The human body is amazing. Things we take for granted or try to explain in simple ways turn out to be incredibly complex when we fully understand how they work. Tears are a classic example. Most of us don’t realize why we need tears and that we have three different kinds.
Basal tears lubricate our eyes. They are generated in the lacrimal gland, which sits just above the eye and just under the eyebrow. The word “lacrimal” comes from the Latin word for tear, which is “lacrima.”
Reflex tears form in response to irritants. You are most familiar with them when you cut an onion or are exposed to smoke or dirt. These tears have a complex mix of saltwater mixed with antibodies, oils, and enzymes that are not present in basal tears.
Emotional tears carry protein-based hormones, including leucine-enkephalin, which is a natural pain killer released when the body is under stress. Crying causes the release of oxytocin and endorphins, which are chemicals that help us feel better. Crying also may generate social support, depending on the situation.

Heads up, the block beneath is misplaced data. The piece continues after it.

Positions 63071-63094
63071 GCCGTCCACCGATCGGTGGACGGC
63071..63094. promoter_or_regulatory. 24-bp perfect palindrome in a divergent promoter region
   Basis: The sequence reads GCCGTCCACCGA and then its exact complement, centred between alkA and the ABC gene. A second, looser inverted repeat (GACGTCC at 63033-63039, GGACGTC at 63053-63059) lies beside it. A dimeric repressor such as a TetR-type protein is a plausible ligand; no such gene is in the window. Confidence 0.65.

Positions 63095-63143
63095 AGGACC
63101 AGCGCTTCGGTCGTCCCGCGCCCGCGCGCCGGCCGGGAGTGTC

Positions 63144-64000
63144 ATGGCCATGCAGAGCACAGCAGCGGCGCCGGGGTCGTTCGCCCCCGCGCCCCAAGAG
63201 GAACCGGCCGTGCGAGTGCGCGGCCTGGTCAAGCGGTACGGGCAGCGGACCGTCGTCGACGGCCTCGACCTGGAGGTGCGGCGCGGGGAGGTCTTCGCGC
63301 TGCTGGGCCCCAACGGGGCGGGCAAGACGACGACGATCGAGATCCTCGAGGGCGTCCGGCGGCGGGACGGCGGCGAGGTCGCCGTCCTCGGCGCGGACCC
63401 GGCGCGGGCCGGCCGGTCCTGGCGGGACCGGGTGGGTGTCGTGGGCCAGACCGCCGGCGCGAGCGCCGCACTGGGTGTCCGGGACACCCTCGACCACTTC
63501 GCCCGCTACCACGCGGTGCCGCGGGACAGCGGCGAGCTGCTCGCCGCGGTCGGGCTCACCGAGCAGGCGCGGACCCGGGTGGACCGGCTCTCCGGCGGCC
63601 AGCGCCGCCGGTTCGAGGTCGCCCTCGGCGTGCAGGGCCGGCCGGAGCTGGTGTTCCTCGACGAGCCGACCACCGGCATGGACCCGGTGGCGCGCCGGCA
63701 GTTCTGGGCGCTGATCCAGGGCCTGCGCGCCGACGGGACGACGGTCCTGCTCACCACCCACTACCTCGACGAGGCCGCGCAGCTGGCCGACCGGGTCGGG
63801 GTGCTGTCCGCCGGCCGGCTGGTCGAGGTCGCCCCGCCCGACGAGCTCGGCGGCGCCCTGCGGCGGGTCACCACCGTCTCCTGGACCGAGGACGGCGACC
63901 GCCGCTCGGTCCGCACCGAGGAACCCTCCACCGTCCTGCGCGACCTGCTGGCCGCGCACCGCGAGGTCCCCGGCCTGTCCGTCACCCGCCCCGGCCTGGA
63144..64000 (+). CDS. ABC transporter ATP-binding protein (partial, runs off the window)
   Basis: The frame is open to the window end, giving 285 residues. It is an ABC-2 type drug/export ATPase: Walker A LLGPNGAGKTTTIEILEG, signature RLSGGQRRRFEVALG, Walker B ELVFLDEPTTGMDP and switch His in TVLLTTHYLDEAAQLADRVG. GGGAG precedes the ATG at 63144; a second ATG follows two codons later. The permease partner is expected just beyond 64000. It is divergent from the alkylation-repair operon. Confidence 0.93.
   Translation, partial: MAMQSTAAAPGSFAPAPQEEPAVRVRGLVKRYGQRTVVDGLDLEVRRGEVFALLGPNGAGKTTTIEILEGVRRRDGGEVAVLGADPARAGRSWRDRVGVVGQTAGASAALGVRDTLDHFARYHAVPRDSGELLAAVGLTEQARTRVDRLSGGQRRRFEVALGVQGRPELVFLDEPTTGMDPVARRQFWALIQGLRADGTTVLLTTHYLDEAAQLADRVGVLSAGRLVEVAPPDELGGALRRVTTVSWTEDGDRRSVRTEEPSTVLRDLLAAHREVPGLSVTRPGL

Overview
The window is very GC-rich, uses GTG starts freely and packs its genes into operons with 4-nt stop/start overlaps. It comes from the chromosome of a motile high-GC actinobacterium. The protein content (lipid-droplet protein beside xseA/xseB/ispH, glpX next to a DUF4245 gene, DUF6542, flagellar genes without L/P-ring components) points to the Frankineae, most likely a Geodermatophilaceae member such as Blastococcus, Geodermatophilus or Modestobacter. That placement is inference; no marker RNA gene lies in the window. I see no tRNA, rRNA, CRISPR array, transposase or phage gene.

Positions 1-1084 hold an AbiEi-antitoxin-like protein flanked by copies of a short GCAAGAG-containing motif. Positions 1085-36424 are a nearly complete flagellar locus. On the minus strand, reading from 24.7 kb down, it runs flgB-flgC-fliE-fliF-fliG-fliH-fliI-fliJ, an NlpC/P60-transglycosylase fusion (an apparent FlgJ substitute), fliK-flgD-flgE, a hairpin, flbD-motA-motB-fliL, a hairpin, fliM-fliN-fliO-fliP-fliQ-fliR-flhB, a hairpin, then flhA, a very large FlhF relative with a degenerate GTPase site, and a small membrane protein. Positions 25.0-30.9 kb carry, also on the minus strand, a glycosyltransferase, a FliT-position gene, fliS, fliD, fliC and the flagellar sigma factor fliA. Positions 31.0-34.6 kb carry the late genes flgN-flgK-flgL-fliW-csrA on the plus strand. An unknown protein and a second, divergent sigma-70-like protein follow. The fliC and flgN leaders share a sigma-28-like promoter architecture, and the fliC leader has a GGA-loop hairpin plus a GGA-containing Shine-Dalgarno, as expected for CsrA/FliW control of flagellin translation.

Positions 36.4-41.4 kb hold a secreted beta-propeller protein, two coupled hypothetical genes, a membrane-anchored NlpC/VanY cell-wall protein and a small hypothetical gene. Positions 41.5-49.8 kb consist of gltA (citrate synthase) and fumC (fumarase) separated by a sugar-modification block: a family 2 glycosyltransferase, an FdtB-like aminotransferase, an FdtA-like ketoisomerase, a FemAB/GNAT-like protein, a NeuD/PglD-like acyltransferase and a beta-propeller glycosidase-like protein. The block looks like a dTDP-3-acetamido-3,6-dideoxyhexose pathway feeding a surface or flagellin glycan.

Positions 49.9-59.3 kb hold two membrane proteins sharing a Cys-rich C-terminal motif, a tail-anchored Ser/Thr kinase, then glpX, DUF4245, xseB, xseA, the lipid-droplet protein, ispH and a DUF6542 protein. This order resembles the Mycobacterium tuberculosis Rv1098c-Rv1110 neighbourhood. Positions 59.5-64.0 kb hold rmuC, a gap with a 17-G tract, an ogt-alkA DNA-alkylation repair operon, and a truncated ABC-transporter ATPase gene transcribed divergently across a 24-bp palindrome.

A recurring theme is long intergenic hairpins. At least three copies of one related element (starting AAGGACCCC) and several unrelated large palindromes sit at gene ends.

Interestingly, babies don’t produce tears until they are seven or eight months old. The average human produces 15 to 30 gallons of tears a year. It is incredible that such a simple thing as tears has such a complex design and serves so many different purposes. It is easy to see why we need tears.
The more I learn about God’s design of my body, the more I appreciate the statement of David: “I will praise thee for I am fearfully and wonderfully made: marvelous are your works” (Psalms 139:14).
— John N. Clayton © 2020
Reference: Reader’s Digest, February 2020, page 34-36.